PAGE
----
U.S. Coast Guard
What looks like a large dock is seen in a photo provided to the U.S. Coast Guard by crew of the "Lady Nancy" fishing vessel on Friday, Dec. 14.
The Coast Guard was on the lookout Tuesday for a mysterious object that could be the second dock to make landfall from Japan’s tsunami.
Reported five days ago by a fishing crew, the object hasn't been seen again even though the U.S. Coast Guard and National Oceanic and Atmospheric Administration are looking hard.
"The dock hasn't been located again since the initial report," NOAA spokeswoman Keeley Belva told NBC News. "We have been doing trajectory models, but given that the first sighting was several days ago, it becomes increasingly challenging to anticipate where and when the dock may show up."
Crew aboard the "Lady Nancy" sent the U.S. Coast Guard a photograph of the object, saying it was taken about 16 nautical miles northwest of Grays Harbor, Wash.
The Coast Guard said Monday it was broadcasting an alert to mariners but that after five helicopter searches covering 317 square miles it hadn't spotted the flat, dark object.
"There could be many factors in why it hasn't been seen," Belva said when asked if it might have sunk. "The weather has been pretty stormy and the seas have been rough. As you can see from the picture, it is hard to see even in better conditions."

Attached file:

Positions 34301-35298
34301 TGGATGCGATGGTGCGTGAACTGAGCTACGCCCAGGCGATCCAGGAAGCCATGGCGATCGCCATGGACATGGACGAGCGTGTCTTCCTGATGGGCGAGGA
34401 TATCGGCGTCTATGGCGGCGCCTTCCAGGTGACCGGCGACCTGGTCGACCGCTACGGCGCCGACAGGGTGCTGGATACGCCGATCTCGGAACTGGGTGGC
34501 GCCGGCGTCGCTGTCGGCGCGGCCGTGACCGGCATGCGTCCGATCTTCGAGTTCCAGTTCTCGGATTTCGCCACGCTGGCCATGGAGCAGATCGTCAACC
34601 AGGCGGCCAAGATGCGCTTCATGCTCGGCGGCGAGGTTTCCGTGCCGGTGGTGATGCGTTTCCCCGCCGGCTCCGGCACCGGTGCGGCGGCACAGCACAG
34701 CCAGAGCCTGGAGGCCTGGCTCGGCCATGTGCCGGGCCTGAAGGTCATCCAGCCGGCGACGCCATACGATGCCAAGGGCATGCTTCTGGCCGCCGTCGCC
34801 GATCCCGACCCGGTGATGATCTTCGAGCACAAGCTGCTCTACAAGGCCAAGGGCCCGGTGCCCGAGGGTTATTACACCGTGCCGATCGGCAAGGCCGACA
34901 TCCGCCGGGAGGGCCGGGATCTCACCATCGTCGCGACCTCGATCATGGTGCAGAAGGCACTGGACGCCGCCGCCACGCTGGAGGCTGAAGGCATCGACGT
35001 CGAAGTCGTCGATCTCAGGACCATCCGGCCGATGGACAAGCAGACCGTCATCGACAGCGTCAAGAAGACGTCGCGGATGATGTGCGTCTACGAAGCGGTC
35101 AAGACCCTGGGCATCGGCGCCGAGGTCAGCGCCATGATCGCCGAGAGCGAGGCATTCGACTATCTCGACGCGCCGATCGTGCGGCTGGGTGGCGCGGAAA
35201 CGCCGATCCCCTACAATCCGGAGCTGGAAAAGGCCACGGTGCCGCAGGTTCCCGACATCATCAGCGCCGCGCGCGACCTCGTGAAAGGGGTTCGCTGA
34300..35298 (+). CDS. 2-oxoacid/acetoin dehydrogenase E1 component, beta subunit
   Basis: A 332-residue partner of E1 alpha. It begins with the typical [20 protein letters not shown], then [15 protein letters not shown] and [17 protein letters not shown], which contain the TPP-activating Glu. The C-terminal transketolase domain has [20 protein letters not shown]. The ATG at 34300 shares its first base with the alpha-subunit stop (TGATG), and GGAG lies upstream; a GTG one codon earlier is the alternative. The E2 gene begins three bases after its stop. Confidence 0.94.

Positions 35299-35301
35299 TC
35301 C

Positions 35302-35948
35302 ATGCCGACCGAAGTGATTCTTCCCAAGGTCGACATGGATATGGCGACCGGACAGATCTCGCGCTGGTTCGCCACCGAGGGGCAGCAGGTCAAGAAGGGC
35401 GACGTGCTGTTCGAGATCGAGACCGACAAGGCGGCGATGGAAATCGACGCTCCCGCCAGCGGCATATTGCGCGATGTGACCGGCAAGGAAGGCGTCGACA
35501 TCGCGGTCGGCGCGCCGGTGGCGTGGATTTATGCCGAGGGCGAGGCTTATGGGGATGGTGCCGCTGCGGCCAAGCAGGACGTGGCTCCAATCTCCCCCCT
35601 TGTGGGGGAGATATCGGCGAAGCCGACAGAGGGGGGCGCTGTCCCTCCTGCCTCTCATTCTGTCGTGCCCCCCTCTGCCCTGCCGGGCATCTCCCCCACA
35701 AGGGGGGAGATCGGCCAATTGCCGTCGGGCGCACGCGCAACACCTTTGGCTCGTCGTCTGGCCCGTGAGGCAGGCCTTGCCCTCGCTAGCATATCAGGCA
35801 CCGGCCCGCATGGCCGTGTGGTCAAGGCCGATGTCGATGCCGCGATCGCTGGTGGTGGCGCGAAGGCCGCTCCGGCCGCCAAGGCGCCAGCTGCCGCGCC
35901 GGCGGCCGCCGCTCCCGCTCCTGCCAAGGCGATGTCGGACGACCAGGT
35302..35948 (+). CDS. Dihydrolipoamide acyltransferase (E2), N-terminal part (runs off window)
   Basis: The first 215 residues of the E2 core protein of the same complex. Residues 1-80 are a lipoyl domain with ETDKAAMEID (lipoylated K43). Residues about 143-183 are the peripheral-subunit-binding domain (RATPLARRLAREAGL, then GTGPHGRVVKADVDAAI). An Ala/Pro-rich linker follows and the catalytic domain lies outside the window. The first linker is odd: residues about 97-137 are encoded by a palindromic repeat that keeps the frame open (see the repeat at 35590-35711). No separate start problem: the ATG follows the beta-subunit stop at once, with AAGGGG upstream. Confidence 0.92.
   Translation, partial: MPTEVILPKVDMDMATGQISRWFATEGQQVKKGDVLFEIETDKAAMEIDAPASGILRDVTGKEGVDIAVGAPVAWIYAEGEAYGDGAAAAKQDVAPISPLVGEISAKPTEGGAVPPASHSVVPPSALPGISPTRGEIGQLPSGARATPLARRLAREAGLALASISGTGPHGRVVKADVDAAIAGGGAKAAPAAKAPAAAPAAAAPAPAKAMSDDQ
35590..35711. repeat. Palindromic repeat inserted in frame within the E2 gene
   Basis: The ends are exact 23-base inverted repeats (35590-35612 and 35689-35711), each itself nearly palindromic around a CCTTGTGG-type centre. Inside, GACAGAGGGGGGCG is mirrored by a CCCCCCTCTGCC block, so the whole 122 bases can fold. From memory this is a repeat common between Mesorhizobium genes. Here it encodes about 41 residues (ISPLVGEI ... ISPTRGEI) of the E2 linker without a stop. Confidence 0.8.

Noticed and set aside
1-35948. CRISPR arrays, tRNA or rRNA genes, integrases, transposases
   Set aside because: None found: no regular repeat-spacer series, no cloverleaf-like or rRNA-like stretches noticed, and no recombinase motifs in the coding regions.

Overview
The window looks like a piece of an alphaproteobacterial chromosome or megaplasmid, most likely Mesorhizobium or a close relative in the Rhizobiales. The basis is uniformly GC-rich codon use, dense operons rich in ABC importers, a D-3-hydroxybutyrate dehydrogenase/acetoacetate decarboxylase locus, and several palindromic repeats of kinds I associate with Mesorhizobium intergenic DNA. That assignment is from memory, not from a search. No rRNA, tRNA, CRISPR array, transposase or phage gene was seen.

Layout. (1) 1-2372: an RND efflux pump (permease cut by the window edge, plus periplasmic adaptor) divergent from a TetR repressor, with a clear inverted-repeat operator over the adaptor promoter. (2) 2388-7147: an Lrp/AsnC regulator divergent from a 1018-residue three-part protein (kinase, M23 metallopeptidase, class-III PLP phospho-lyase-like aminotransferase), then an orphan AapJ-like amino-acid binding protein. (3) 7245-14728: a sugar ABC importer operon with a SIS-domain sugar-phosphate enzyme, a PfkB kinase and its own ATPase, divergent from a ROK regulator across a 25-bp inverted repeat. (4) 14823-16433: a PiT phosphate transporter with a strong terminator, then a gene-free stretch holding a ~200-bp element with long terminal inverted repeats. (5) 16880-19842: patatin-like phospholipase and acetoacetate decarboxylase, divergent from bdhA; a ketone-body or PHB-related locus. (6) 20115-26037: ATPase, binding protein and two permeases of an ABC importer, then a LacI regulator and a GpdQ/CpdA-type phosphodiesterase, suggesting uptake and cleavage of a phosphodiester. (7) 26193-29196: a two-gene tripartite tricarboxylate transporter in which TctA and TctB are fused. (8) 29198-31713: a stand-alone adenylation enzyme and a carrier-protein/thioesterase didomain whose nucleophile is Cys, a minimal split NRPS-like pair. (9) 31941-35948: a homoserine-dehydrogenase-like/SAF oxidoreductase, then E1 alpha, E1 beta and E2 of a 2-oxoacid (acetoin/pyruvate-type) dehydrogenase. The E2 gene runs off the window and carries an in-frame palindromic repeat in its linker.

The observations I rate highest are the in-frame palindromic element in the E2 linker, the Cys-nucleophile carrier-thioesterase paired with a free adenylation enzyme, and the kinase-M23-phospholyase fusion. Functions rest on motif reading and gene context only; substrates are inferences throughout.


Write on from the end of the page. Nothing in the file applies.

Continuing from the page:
The photo shows an object similar to a Japanese dock that washed ashore in Oregon last June. The 66-foot-long dock is the largest tsunami item to have made it to the West Coast.
Another dock was seen off Oahu, Hawaii, in September but Belva said it wasn't known if that was Friday's sighting.
Japan estimates the 2011 tsunami swept about 5 million tons of debris into the Pacific, and that two-thirds of that sank quickly. Some of the remaining 1.5 million tons are heading for West Coast shores.
Through Last Thursday, NOAA said it had received 1,432 debris reports, of which 17 have been confirmed as definite tsunami debris.
NOAA asked that anyone sighting the new object or any other large debris report it to DisasterDebris@noaa.gov.
The trash accumulating in the Pacific Ocean – scientists estimate there are 1.5 million tons of tsunami debris alone -- is arriving on the West Coast. NBC's Miguel Almaguer reports.
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